Ira M. Cushing
The next step should be a consideration of the alternating E. M. F. impressed on circuit F from the rings and brushes, R and T in Fig. 10. A little though would clearly show that the rate of change of the lines going through the coil W vary much during a half revolution.
are shown the degrees which the coil passes through in a complete turn; namely 360. Vertical lines, erected from the base line indicate the values of the E. M. F. found at each degree, those above the base- line being considered as positive and those below as negative.
With the coil at right angles to the lines of force, as shown in the figure, a turn of a number of degrees makes but the slightest change in the lines threading through the coil. The E. M. F. is, therefore, at zero with the coil at 90 degrees to the lines, but begins "building up as the coil progresses in the turn until it
Through the points thus obtained draw a smooth curve, and the result will be the curve A C D E F. This shows, graphically, that the voltage is zero at 0, 180 and 360 degrees and maximum at 90 and 270 degrees. Since the coil has completed a revolution and is ready to start on another at the 360th degree, it can be
reaches the maximum when the coil is parallel to the lines of force, for at that point the rate of change is the greatest. As the coil continues it revolutions, the E. M. F. dies down again to zero, which is at the time the coil reaches the 180 degree mark. As the coil completes its turn the rise and fall of the E. M. F. is repeated, but in the opposite or negative direction.
The action can best be shown by diagrams. Let the line A-B, Fig. 12, represent zero potential. On this line readily seen that the curve repeats itself every 360 electrical degrees.
In the cycle described A C D is an alternator, and since D. E. F. is a duplicate of A C D, is except for the sign, it is seen that there are two alterations per cycle. The term electrical degrees is used because if the dynamo has more than two poles this cycle is repeated two or more times during a revolution; in fact, it is repeated as many times as there are pairs of poles, or in other words there are as many times 360 electrical degrees in an armature as there are pairs of poles.
As stated before, the object of the commutator was to reverse the E. M. F. delivered to the circuit at the same moment it was reversed in the armature. Its effect on the curve, or wave form as it is called, would be to reverse D E F, Fig. 12, into the dotted curve D G F. There will be then a series of positive impulses like A C D delivered to the circuit D. Fig. 10, producing a pulsating E. M. F. as distinguished from the alternating E. M. F. delivered to circuit F. These are called "sine waves" because they approach or approximate the curve called the "curve of sines."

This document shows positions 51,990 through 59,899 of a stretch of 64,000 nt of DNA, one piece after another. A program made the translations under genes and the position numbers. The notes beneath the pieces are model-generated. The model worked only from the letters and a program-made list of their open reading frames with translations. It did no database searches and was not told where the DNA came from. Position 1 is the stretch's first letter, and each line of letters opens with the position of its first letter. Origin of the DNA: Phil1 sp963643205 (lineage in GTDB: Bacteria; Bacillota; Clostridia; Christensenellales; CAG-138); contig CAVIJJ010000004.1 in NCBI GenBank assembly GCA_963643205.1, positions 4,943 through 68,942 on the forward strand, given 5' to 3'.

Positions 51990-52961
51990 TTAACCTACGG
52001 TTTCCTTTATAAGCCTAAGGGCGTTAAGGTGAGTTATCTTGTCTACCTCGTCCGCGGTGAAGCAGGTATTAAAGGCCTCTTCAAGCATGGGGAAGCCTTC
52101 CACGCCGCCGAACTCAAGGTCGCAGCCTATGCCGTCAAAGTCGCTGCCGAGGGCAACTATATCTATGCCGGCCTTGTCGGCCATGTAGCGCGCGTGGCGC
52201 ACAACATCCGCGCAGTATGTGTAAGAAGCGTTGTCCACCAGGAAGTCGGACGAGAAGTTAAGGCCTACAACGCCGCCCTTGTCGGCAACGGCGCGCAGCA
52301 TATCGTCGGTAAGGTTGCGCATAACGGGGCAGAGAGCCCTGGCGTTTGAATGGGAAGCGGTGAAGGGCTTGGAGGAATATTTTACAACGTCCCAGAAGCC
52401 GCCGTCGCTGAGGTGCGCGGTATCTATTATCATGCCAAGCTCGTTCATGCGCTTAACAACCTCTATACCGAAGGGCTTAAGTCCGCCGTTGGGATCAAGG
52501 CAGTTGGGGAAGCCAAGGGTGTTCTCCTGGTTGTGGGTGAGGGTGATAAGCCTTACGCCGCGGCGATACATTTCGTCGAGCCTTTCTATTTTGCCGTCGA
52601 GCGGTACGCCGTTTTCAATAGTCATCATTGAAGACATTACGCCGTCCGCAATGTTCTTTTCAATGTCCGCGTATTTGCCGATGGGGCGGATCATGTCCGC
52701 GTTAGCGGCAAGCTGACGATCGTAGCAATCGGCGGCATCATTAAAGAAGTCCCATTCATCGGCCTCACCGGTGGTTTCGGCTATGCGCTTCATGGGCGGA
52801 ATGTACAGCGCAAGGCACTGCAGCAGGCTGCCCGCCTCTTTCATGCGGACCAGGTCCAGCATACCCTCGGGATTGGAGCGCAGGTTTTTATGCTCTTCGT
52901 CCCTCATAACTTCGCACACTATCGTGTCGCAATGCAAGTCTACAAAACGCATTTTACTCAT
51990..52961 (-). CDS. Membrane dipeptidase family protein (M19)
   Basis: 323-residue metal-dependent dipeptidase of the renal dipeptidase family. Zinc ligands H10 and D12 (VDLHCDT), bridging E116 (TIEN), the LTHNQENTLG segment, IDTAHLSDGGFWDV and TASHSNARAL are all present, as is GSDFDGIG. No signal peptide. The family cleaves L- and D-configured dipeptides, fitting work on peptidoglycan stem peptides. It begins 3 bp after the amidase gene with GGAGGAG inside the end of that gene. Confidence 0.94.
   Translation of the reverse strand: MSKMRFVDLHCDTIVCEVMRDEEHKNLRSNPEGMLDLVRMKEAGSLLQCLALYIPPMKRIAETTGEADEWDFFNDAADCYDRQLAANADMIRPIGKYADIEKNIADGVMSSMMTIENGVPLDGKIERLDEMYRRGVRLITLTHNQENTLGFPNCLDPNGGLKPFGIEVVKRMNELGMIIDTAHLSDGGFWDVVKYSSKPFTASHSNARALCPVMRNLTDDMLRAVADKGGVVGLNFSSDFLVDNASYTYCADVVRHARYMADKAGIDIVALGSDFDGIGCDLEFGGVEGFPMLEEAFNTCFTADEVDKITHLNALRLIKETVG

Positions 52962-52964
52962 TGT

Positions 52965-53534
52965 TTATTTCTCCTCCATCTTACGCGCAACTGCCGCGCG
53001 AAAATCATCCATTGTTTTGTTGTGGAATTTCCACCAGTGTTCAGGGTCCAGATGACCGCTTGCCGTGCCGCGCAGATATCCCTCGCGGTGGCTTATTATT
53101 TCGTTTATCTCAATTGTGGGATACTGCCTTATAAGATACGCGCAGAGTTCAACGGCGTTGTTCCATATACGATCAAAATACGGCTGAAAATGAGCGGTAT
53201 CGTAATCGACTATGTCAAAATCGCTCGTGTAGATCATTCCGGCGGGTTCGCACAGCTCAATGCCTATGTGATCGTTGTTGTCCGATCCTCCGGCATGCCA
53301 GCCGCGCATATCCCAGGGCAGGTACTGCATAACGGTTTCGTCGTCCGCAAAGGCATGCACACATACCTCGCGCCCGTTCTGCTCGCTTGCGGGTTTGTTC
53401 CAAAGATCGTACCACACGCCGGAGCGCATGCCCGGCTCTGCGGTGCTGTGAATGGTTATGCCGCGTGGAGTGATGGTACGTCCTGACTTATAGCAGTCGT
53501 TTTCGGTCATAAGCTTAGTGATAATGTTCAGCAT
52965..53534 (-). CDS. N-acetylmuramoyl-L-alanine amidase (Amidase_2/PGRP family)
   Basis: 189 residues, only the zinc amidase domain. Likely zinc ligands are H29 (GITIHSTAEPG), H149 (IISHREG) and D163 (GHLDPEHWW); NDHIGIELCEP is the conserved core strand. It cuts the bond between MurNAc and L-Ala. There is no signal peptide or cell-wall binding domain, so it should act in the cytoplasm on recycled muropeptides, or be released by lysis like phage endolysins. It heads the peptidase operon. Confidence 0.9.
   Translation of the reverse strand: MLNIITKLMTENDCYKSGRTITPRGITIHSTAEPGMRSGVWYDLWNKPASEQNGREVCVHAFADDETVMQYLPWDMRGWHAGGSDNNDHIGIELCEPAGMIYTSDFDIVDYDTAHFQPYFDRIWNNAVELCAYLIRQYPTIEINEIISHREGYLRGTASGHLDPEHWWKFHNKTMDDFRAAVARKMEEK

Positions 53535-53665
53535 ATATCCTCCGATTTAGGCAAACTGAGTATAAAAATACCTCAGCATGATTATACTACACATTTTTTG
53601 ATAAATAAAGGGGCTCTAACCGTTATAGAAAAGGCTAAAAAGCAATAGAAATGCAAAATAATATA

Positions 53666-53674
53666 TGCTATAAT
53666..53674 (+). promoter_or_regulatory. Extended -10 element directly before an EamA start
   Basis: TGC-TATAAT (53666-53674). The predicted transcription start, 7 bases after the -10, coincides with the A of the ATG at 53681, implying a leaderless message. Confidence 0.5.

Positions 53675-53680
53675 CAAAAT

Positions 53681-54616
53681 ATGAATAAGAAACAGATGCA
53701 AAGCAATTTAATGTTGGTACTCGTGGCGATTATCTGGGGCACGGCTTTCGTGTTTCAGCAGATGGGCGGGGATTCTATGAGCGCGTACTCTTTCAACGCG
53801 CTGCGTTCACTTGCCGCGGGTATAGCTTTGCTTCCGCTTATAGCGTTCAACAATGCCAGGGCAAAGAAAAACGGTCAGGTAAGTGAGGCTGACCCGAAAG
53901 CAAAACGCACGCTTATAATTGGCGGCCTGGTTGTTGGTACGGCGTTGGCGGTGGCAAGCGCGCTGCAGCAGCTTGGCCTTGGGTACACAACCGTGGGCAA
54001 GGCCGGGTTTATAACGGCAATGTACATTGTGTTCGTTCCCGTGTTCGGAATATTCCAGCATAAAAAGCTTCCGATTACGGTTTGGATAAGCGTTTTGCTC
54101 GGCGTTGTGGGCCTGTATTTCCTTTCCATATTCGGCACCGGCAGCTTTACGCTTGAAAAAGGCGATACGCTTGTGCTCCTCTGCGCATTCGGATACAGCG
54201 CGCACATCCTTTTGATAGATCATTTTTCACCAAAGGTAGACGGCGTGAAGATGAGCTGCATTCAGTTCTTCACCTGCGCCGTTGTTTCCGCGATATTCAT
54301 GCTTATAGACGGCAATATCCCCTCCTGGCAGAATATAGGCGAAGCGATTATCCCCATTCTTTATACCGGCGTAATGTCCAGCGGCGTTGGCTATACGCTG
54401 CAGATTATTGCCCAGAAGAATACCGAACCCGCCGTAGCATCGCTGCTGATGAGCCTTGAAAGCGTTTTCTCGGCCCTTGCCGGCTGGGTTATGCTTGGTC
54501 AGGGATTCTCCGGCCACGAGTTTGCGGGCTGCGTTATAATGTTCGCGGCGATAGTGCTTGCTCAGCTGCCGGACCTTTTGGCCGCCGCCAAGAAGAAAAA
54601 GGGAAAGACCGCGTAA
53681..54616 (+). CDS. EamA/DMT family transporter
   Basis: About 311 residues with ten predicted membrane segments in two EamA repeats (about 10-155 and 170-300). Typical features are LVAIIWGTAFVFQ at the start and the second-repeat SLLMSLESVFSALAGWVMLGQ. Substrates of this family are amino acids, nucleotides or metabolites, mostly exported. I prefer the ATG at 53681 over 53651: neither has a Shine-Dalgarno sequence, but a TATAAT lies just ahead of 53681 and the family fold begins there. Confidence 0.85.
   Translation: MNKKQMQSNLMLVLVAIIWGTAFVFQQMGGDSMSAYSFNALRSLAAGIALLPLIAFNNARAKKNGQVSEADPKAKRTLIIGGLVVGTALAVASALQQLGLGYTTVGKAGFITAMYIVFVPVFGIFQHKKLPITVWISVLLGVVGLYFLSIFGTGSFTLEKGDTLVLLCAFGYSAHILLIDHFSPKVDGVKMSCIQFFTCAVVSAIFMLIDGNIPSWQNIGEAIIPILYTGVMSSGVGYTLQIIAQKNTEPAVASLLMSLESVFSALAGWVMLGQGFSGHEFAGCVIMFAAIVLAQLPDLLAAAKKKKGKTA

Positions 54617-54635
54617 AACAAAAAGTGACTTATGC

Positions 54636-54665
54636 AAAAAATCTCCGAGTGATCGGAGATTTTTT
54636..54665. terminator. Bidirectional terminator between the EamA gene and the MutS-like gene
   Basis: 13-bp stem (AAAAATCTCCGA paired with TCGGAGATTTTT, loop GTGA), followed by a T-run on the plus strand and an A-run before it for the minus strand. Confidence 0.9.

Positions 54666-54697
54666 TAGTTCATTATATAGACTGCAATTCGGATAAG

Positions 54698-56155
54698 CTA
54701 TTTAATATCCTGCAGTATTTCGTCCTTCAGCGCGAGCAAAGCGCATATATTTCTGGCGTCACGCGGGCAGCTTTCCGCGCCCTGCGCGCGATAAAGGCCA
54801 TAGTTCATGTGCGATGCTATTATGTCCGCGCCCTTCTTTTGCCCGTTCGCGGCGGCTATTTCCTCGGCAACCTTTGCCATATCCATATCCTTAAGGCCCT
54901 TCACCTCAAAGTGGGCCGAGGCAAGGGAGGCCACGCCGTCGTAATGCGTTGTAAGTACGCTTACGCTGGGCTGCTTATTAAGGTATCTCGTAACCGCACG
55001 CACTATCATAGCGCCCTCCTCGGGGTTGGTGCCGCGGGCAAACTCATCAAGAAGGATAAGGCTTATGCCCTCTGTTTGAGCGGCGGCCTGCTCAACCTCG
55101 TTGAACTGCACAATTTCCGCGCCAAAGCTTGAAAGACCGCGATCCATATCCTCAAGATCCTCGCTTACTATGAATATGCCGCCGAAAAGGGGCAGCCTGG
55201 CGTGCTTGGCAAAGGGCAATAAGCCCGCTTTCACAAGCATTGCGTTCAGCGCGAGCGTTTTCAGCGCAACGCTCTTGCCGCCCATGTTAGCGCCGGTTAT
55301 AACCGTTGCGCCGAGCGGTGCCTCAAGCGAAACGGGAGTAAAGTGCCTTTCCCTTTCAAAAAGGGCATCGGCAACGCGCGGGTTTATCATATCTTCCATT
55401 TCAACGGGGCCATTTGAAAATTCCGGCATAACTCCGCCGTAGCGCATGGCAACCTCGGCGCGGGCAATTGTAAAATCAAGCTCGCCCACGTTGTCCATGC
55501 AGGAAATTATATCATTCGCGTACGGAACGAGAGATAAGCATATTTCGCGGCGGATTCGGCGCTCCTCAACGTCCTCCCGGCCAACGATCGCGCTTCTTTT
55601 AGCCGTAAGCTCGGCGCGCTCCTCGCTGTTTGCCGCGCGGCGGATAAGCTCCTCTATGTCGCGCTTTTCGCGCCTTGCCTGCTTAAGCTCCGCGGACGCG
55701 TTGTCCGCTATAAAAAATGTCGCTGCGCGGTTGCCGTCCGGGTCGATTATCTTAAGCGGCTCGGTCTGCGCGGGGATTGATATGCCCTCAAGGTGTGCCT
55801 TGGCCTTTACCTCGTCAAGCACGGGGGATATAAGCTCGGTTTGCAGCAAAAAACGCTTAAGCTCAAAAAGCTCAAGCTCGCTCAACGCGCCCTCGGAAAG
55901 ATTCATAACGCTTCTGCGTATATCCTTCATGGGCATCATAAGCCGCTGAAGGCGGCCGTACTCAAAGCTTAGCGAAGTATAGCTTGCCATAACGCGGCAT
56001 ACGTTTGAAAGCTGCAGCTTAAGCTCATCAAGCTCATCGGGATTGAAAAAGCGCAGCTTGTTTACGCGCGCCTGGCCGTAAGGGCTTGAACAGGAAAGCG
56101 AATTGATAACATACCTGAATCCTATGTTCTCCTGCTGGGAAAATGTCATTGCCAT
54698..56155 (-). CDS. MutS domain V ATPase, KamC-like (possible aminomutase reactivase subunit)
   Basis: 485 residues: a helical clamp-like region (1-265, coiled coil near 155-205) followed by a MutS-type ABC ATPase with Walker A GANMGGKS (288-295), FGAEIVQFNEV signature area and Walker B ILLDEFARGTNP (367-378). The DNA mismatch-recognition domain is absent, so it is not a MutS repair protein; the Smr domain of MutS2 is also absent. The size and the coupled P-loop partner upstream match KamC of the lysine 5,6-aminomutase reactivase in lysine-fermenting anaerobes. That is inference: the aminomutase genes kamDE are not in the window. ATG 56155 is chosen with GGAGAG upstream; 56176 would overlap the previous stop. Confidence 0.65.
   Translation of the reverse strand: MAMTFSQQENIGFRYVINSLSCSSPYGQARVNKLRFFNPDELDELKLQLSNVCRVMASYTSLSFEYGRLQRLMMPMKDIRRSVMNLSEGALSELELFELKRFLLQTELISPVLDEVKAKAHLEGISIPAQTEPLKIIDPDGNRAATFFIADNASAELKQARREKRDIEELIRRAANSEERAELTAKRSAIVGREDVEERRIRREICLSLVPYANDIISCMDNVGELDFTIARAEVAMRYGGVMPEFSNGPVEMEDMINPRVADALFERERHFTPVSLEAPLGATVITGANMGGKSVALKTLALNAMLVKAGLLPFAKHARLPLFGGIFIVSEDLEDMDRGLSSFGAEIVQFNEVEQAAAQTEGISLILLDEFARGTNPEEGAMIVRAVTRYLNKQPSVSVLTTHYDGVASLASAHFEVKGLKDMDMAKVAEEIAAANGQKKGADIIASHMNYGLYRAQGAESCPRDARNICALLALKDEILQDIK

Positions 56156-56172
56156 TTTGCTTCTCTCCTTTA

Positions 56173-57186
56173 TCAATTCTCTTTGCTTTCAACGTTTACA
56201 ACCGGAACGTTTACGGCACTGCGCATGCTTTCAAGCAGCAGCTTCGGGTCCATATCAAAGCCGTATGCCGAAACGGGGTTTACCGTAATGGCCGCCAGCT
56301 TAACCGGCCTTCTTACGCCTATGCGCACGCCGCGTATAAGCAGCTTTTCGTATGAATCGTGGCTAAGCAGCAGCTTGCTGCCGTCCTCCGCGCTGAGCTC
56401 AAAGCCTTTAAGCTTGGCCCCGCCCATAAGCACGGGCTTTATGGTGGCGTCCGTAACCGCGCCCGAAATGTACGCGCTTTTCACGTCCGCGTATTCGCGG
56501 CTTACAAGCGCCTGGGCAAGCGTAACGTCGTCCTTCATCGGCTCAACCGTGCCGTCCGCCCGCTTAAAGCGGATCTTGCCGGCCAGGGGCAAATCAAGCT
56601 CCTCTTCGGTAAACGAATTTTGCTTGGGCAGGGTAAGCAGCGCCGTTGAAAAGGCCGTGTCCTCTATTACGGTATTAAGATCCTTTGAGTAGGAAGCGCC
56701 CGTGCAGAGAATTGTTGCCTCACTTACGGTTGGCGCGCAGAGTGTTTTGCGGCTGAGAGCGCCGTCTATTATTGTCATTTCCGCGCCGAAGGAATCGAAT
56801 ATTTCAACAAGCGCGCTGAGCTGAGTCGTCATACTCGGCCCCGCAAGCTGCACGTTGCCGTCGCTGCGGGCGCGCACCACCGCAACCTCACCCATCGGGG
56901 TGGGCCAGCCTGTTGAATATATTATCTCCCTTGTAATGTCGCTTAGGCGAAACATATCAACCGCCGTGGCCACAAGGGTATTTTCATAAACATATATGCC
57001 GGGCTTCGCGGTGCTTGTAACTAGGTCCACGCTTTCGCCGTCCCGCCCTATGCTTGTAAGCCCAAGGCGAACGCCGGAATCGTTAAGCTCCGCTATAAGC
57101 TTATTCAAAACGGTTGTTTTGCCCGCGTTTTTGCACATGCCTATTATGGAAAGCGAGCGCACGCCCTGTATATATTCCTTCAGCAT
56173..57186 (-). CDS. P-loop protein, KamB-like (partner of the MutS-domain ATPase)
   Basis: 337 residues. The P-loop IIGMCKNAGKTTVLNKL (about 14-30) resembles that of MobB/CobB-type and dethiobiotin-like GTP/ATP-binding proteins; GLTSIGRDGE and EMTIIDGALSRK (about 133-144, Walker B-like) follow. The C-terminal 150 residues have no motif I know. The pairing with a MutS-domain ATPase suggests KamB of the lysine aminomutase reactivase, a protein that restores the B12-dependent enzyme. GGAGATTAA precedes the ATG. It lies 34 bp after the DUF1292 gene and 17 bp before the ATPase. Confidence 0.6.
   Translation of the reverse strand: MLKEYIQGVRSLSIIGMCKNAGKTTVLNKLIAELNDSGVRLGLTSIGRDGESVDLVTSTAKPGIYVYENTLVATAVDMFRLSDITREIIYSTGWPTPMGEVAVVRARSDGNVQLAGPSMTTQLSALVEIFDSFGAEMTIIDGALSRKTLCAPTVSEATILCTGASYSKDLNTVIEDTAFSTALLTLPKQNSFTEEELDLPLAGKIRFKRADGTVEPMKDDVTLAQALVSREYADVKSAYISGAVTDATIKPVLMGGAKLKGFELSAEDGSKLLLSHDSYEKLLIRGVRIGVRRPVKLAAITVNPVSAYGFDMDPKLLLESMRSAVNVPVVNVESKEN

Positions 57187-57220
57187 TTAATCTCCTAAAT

The pulsating E. M. F. is not steady enough for our present electrical apparatus. A sensitive voltmeter taps brought to the segments of the commutator from equidistant points in the coil. This is true of all simple wound armatures, no matter how many segments the commutator has, and it is also the principle upon which all armatures of the drum type are wound.
It would be well now to study the effect of splitting the coil on the E. M. F. generated. Fig. 12 gives the rectified E. M. F. for the one coil. By halving the coil it is evident that the E. M. F. will be one half. As the second coil is 90 degrees away, its E. M. F. will, therefore, be 90 degrees away, starting at D, Fig. 14. Now, although the maximum voltage B D would be only one half of C J, Fig. 12, the average voltage M N, and represented by the line H K, would be the same as the voltage K D and the line H N of Fig. 12.
From this can be deduced that the output of the
would vibrate so much that it would be almost impossible to obtain a reading. A sluggish voltmeter or, if the frequency was high an ordinary voltmeter, would read an average value of voltage between zero and the maximum value represented by C J. This average would be the line H K M N. One great disadvantage of the single coil in the armature is that the receiving apparatus must be insulated for a voltage equal to C J, while the working voltage is only K D.
The method of duplicating coils on the armature, as shown in a, Fig. 13, also has many disadvantages. It is readily seen that as the second coil is set at 90 degrees to the first its rise and fall of E. M. F. will come 90 degrees behind that of the first and will therefore help fill up the gap between the pulsations in the first coil. The one great trouble with this method of winding is that it is impossible to set the brushes on the neutral point; that is, the point on the commutator which is at the moment connected to the coil in which the voltage is changing. For this reason a heavy, distructive spark occurs between the brushes and the commutator segments as the brushes leave them.
Another way of winding which gives much better results, is shown at v, Fig. 13. This method is as if the original coil had been divided into two equal parts and one half turned through an angle of 90 degrees. The commutator, is also eut into two more segments and the taps from the new coil brought down to them. This winding is quite different from the first in a number of ways. It will be noticed that there is a continuous path through the coil all around the armature. This shows that the winding is really one big coil with armature would be the same whether it be wound in one big coil with a two segment commutator, or whether it is wound as many coils with as many segment commutator. The effect of increasing the coils is to reduce the voltage per coil (B D in Fig. 14) until it becomes approximately the same as M N, the average voltage of all the coils. It can be easily seen that multiplication of the wave curves A B C a few degrees apart would give nearly a straight line composed of just the wave tops.